Monday, January 22, 2018

Sheldon 11-inch lathe progress - Part IV

So, is it "IV" or "IIII" to depict the number 4 in Roman numerals? Watch dials usually have "IIII" (if they are sporting a Roman numeral dial) while pretty much everywhere else it is "IV". Moving right along to the real subject of this blog entry, I was able to purchase a steady rest for my 78-year-old Sheldon lathe. Here is a photo from the seller:

Thursday, January 18, 2018

Rebuild of a Bendix Two Speed Automatic Hub on an early 60's Schwinn Bicycle

I've sort of inherited a couple of Schwinn bicycles. They were my parents' bikes when I was a kid. Somehow the bikes just kept following either my parents or me around during moves and whatnot. Both bikes have a two speed "automatic" Bendix hub. They've sat in one garage or another taking up space, but never got used in the last 30 or so years. Below is a photo of Dad's bike. I'm not sure if Dad had planned on painting the entire bike blue or if he was satisfied with the color scheme once he'd finished painting the fenders. The red paint is original.

Friday, January 12, 2018

Yet Another Singer 66 - Why, oh why do I keep buying these things?

Yep, another Singer 66. *sigh*
Straight stitch, no reverse, no real redeeming qualities. Ok, maybe that last sentiment was uncalled for. After all, it does look kinda nice even with the layers of grime, dirt, and crusty varnish. I guess it's called "patina" these days. And ooh-ooh, "barn find"! Yes, I can call it a barn find, right?! And it's old - from 1912.

So, an honest-to-goodness 106-year-old anty-que, with the "early" 6-spoke hand wheel, high-mount "treadle" bobbin winder, rear-mount foot.

Tuesday, January 9, 2018

Sewing Machine Stitch Length - an unscientific evaluation

A friend was wondering about which domestic sewing machine might have the longest stitch length. So I thought, hmm, I have a "few" sewing machines that I could test out to find an answer. And let me say right off the hop, I have no formal sewing machine training, so any opinions I might have are strictly from my own observations.

That being said, I was a bit surprised at one of the test subjects I used for this evaluation. But you'll have to read on to find out. Here are the results. DUHNNN.. DUH-DUH-DUH.. DUHN-DUHN-DUHN-DUHNNNN! And the winner is......

SewMor Class 15 clone (1950s, straight stitch, cast iron):

Sheldon 11-inch lathe progress - Part III

Ok, I've realized that Super Glue has its place, but not where I used it on the lathe. My last post showed the tailstock screw insert that was just kind of floating in the spindle. I glued it in but the first time I tried extracting a chuck from the tailstock spindle, the threaded insert pulled free of the spindle. Soooooo, the option I chose was to repair what someone had previously done. There was a hole in the right end of the spindle that had been threaded at an angle to hold the insert in place but the both the insert and the 1/4-20 threads were damaged. I was able to drill the hole slightly larger and make new 5/16-18 threads, then insert a set screw. Here's the result:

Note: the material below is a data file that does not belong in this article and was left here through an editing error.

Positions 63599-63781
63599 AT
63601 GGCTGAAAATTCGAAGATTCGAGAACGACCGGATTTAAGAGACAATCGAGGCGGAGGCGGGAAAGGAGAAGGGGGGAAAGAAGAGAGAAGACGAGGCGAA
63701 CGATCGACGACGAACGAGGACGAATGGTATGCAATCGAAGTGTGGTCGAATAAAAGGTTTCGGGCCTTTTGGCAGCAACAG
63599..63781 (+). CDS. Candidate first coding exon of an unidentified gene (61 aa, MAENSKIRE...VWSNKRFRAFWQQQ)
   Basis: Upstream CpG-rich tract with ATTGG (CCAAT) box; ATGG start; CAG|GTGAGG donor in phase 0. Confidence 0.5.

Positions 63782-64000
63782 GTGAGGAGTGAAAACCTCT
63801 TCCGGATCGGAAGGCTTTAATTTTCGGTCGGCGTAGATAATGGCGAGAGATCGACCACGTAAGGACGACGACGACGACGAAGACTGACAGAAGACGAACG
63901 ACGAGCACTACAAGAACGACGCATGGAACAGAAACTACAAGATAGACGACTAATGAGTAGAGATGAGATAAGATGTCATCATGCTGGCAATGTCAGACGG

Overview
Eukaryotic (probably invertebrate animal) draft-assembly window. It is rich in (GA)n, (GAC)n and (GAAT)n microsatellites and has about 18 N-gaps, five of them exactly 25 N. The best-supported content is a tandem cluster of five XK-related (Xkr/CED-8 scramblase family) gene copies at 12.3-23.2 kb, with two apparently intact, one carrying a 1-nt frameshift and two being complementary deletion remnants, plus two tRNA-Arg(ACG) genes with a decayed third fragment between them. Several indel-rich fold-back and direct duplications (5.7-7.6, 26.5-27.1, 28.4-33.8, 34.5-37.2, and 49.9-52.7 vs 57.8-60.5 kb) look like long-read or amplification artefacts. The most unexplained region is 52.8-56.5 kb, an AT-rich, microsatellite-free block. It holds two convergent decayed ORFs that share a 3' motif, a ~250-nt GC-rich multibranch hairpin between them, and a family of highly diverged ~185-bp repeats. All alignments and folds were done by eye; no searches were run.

That should hold things in place quite nicely. And me being a hobbyist, I'm sure it will last a long time.

Wednesday, December 27, 2017

Sheldon 11-inch lathe progress - Part II

I've been able to check two things off my to-do list for the Sheldon lathe. The first item was the tailstock threads that felt sub par. They were very rough to the feel and the threaded screw felt bent.

Monday, December 18, 2017

Sheldon 11-inch lathe progress - Part I

Here are the specs on my new/old lathe:
11 inch swing
44 inch bed length, 24 inches between centers
Mounted on a cast iron pedestal base with chip tray
Power carriage and cross slide
2-1/4 x 8 TPI spindle thread
MT5 spindle taper

Serial number KBU1764
  K - early 11 inch lathe
  B - ball bearing headstock (apparently very rare, most were either plain bearing or roller bearing)
  U - under drive motor system
  1764 - sequential serial number, dates to late '40 or early '41 (the company started in 1935)

The "under drive" motor system has a transmission of sorts with two levers that poke out the front of the pedestal door. Each lever has two positions, which gives the lathe 4 speeds in direct drive plus 4 more in back gear drive, giving spindle speeds of 45 RPM to 1200 RPM. Most lathes of this vintage required the operator to move belts between pulleys to get different spindle speeds, so this was quite an improvement at the time, and still is even today. The below photo shows the two levers poking out from the lower left door for selecting gears.

Sunday, December 17, 2017

Look what followed me home - a Sheldon 11-inch lathe from 1941...

I don't really need another lathe. Or another project. But that doesn't stop me from perusing the local Craigslist for a good deal. This lathe popped up on CL last week and it was just what I was looking for. And it was advertised at a very good price (yes, I'm cheap, er, thrifty). The seller didn't know anything about lathes so he couldn't tell me much about it, other than it is a Sheldon lathe and is old. It did not have a power cord so the seller also didn't know if it actually ran (part of the reason it was cheap), but he'd been told by the previous owner that it did run. We've all heard that before. Here it sits in all its glory (seller's photo):